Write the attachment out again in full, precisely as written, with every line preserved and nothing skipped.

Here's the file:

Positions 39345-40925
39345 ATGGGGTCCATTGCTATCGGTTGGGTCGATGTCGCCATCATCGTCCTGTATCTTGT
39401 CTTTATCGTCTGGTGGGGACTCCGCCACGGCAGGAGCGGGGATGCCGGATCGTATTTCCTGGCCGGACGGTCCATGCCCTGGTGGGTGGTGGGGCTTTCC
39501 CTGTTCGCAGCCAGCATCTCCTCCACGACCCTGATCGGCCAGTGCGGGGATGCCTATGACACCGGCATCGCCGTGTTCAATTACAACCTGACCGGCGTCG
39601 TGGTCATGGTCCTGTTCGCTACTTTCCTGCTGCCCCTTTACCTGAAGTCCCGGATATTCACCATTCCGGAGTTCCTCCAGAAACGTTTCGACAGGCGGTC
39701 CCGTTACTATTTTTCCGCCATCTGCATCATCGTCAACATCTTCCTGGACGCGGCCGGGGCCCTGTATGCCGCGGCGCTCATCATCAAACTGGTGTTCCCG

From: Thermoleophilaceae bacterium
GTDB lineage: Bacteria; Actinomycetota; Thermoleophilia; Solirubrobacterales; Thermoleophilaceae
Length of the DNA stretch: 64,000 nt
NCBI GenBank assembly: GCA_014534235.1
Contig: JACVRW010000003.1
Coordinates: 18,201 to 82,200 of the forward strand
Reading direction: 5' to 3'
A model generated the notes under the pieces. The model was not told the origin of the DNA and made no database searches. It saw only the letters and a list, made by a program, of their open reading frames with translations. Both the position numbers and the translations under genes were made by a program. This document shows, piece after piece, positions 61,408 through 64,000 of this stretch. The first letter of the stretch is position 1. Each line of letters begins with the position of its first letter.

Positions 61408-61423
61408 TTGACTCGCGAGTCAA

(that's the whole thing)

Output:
Positions 39345-40925
39345 ATGGGGTCCATTGCTATCGGTTGGGTCGATGTCGCCATCATCGTCCTGTATCTTGT
39401 CTTTATCGTCTGGTGGGGACTCCGCCACGGCAGGAGCGGGGATGCCGGATCGTATTTCCTGGCCGGACGGTCCATGCCCTGGTGGGTGGTGGGGCTTTCC
39501 CTGTTCGCAGCCAGCATCTCCTCCACGACCCTGATCGGCCAGTGCGGGGATGCCTATGACACCGGCATCGCCGTGTTCAATTACAACCTGACCGGCGTCG
39601 TGGTCATGGTCCTGTTCGCTACTTTCCTGCTGCCCCTTTACCTGAAGTCCCGGATATTCACCATTCCGGAGTTCCTCCAGAAACGTTTCGACAGGCGGTC
39701 CCGTTACTATTTTTCCGCCATCTGCATCATCGTCAACATCTTCCTGGACGCGGCCGGGGCCCTGTATGCCGCGGCGCTCATCATCAAACTGGTGTTCCCG

From: Thermoleophilaceae bacterium
GTDB lineage: Bacteria; Actinomycetota; Thermoleophilia; Solirubrobacterales; Thermoleophilaceae
Length of the DNA stretch: 64,000 nt
NCBI GenBank assembly: GCA_014534235.1
Contig: JACVRW010000003.1
Coordinates: 18,201 to 82,200 of the forward strand
Reading direction: 5' to 3'
A model generated the notes under the pieces. The model was not told the origin of the DNA and made no database searches. It saw only the letters and a list, made by a program, of their open reading frames with translations. Both the position numbers and the translations under genes were made by a program. This document shows, piece after piece, positions 61,408 through 64,000 of this stretch. The first letter of the stretch is position 1. Each line of letters begins with the position of its first letter.

Positions 61408-61423
61408 TTGACTCGCGAGTCAA